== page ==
- Maitland River: The Maitland River flows west into Lake Huron at Goderich. It boasts excellent opportunities to fish from the bank as well as in a drift boat. The Maitland has great populations of smallmouth bass but is most famous for the big steelhead runs in the spring and the fall run of both steelhead and salmon. Learn more about the Bruce Grey Simcoe region.
- The Bighead River: The Bighead, flowing into Georgian Bay at the town of Meaford, is a smaller migratory species river than most. It boasts strong returns of spring and fall steelhead and good runs of Chinook salmon in the fall. There arealso resident brown trout as well as a strong population of smallmouth bass. The Bighead River is very susceptible to rain events and can rise and fall very quickly. The lower section has lots of access for fly fishers. Learn more about the Bruce Grey Simcoe region.
Northern Ontario rivers for fly fishing
- St. Mary’s River: Located in the town of Sault Ste. Marie, Ontario, St. Mary’s River has easy access for fly anglers looking for multi-species spring through the beginning of winter. St. Mary’s River is the only connection between Lake Superior and Lake Huron so any migratory fish must pass through this river making it a world-class fishery. Species include all five species of Pacific salmon, Atlantic salmon, steelhead, and resident rainbow trout. Learn more about the Algoma Country region.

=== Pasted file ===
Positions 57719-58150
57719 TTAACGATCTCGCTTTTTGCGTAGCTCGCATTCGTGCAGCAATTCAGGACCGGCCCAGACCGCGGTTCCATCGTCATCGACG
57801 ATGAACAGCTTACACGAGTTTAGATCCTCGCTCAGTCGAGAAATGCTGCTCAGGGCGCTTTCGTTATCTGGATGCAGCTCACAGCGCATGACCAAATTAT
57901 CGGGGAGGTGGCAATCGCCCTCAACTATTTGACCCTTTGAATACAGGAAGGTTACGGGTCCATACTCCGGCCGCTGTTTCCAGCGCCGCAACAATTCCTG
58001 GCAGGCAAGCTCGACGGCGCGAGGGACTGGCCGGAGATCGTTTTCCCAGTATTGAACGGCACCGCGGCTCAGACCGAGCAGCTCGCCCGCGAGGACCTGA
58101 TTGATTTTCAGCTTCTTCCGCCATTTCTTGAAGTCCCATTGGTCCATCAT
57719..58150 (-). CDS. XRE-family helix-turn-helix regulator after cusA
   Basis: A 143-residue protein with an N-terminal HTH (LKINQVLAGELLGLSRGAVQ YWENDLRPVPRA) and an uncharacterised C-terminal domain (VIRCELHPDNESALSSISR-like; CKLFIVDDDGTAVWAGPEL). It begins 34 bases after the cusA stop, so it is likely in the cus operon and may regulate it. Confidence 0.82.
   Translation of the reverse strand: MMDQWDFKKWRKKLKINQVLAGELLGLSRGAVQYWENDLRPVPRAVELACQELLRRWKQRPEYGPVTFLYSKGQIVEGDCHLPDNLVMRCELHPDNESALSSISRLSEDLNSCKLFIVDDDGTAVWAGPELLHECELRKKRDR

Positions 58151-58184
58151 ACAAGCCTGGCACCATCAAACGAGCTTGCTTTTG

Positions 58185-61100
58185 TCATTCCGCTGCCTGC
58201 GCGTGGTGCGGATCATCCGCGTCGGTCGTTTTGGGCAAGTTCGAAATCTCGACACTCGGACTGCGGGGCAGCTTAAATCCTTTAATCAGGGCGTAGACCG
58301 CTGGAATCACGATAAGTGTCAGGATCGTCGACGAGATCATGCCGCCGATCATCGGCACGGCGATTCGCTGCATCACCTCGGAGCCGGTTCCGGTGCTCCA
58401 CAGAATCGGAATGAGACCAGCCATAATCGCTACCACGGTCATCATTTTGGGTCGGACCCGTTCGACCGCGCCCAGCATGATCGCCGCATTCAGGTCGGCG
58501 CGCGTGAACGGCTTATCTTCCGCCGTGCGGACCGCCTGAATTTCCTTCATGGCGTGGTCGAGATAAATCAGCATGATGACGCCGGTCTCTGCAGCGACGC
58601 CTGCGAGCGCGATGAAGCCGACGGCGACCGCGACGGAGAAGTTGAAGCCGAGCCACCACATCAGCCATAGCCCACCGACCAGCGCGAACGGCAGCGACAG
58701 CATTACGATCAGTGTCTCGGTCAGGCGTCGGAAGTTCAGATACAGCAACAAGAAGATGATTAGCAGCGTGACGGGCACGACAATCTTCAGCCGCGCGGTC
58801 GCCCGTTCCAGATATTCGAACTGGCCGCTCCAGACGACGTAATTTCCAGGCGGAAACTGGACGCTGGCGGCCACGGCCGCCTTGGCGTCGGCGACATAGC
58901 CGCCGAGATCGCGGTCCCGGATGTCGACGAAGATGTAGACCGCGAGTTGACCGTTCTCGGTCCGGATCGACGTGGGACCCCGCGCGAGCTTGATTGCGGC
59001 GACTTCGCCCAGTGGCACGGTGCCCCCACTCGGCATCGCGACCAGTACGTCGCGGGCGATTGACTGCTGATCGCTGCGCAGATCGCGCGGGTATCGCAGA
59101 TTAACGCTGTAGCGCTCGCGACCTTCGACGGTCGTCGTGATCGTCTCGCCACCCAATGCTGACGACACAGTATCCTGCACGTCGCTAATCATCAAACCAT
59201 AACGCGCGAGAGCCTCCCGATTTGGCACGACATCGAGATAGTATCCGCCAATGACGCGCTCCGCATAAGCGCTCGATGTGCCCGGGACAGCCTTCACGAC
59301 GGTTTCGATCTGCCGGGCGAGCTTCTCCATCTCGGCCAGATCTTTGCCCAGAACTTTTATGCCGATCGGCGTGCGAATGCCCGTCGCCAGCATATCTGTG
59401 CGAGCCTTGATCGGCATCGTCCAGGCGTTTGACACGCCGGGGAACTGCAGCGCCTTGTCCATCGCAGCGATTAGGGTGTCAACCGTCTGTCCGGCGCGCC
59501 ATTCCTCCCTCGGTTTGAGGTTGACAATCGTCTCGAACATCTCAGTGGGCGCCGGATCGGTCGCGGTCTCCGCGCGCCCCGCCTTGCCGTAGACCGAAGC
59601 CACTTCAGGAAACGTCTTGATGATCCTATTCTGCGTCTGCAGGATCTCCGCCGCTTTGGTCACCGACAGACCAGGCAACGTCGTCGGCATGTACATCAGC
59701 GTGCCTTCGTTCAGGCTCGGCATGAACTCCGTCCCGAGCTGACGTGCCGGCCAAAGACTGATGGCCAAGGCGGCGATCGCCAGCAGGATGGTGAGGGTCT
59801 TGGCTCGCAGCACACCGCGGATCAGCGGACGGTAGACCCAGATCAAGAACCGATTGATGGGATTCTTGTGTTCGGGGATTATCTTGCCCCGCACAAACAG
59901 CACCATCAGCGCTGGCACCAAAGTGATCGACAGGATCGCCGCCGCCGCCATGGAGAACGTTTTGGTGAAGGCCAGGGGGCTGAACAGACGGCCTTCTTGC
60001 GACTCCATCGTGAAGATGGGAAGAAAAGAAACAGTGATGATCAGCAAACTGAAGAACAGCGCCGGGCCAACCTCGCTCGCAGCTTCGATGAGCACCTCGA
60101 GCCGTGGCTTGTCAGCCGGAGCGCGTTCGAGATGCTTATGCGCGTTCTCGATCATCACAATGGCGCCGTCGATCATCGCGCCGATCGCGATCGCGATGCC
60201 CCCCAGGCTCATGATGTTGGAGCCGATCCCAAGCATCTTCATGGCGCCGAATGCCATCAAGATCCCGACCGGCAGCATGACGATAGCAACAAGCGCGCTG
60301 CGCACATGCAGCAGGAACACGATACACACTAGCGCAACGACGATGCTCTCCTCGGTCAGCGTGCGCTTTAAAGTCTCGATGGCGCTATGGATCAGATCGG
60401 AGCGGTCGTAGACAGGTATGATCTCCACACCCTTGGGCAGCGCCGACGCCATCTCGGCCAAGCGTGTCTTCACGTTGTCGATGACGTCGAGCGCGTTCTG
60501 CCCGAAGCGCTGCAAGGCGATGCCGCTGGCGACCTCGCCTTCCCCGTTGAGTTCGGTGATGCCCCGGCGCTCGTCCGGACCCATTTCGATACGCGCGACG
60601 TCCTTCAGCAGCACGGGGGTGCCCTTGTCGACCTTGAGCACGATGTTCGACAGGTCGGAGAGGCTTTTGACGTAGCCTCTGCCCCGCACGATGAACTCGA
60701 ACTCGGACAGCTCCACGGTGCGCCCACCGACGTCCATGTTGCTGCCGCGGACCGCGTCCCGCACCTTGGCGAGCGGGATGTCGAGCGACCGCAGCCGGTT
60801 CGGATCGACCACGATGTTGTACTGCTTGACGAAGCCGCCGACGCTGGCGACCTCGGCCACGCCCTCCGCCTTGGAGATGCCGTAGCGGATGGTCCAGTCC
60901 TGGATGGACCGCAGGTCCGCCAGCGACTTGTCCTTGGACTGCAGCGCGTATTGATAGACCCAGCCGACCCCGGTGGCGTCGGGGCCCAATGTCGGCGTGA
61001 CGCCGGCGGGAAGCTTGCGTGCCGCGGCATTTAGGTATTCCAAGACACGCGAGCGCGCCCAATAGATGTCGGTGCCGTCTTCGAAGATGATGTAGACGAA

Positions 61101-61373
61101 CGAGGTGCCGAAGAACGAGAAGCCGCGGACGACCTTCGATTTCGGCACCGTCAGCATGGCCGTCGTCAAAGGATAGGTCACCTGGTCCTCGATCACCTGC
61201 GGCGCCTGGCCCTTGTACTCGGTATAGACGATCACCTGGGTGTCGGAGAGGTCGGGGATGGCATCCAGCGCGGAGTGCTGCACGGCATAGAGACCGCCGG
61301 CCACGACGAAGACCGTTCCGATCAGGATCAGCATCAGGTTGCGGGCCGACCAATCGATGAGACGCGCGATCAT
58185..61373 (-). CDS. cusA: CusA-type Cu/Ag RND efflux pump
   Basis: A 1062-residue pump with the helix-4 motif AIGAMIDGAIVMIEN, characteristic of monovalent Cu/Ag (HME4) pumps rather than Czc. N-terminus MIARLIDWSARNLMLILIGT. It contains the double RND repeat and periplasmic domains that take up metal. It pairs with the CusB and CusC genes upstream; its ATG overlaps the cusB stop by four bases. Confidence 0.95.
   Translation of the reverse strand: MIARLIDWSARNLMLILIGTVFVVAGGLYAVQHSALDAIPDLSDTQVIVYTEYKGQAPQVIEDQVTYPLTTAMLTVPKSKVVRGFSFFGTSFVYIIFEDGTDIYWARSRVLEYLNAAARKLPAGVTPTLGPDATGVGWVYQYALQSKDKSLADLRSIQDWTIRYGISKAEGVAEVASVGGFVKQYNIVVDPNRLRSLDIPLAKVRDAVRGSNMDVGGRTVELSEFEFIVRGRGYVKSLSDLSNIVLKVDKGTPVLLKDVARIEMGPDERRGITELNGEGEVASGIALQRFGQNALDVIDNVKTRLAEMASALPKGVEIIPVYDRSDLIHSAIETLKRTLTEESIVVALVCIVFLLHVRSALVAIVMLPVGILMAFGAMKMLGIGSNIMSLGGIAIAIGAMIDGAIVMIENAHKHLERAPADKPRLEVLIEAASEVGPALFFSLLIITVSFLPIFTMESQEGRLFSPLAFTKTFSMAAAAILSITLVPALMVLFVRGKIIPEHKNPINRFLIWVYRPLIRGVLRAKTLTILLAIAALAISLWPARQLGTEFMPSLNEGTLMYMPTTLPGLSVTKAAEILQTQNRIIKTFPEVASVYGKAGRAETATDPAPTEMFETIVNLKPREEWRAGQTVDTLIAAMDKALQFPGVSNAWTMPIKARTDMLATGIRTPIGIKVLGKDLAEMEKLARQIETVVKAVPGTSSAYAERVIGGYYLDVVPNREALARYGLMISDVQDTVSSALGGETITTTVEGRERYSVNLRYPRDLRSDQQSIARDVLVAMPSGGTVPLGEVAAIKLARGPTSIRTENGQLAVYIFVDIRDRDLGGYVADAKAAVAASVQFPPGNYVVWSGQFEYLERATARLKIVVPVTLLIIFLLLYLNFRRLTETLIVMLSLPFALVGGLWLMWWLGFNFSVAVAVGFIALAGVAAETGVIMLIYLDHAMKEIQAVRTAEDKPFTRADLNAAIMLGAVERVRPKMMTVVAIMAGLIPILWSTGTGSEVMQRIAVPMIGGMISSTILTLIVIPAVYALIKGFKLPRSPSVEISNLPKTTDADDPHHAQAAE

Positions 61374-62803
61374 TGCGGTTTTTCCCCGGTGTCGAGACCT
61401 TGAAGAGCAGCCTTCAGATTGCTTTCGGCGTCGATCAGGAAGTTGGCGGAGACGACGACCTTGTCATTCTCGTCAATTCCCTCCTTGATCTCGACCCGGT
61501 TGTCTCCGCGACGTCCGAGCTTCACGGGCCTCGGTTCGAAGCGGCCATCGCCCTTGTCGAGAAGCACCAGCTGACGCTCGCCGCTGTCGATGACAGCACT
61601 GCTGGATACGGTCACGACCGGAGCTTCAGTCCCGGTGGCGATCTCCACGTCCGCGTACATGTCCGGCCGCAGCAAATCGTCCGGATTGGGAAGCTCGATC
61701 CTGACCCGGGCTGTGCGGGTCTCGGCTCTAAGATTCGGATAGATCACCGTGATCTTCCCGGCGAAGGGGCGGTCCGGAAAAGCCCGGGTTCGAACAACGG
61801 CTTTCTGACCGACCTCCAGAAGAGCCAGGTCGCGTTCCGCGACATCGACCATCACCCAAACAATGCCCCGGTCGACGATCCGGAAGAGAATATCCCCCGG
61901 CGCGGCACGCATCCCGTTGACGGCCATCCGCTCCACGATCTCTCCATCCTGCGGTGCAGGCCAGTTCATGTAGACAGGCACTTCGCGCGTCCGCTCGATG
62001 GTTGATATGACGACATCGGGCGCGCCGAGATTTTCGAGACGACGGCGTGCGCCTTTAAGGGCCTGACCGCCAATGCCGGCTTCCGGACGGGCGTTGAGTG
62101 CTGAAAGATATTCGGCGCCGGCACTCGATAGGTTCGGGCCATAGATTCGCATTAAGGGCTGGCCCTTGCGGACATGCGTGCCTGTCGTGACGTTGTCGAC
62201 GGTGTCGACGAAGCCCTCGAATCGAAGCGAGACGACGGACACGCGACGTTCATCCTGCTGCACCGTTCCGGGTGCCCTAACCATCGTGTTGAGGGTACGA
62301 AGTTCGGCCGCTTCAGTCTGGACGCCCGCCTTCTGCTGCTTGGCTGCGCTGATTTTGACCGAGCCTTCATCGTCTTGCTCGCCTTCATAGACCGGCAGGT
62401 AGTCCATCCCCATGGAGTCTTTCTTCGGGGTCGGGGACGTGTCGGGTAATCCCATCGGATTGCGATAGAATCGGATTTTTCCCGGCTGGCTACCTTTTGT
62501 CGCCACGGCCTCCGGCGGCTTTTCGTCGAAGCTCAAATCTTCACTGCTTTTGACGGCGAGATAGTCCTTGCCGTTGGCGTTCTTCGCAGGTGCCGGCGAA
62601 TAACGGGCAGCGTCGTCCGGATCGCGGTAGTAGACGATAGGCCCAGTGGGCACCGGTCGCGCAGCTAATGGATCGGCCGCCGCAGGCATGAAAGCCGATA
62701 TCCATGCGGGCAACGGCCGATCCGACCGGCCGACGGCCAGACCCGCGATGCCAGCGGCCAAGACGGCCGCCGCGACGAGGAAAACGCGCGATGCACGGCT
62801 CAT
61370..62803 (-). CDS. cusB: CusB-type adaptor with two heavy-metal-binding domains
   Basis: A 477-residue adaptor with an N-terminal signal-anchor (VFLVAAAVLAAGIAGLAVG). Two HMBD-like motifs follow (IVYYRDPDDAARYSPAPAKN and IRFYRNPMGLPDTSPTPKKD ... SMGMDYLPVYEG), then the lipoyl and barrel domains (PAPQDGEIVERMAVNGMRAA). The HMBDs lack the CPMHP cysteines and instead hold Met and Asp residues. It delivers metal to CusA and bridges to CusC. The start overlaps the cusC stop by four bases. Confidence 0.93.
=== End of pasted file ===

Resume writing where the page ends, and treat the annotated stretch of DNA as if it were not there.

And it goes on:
- Nipigon River: Connecting Lake Nipigon to Lake Superior, Nipigon River is an amazing destination for fly anglers. With its mouth at the town of Nipigon and Red Rock, this large river sees multi-species migratory and resident fish during the season. Anglers fishing the Nipigon should hire a guide as hydroelectric dam activity can occur at any time. The Nipigon River sees strong populations of steelhead, salmon, lake trout, smallmouth bass and northern pike. What the Nipigon River is most famous for is its world-class brook trout fishery. The World Record brook trout was caught in the Nipigon River and was 14.5 lbs. Learn more about Superior Country region.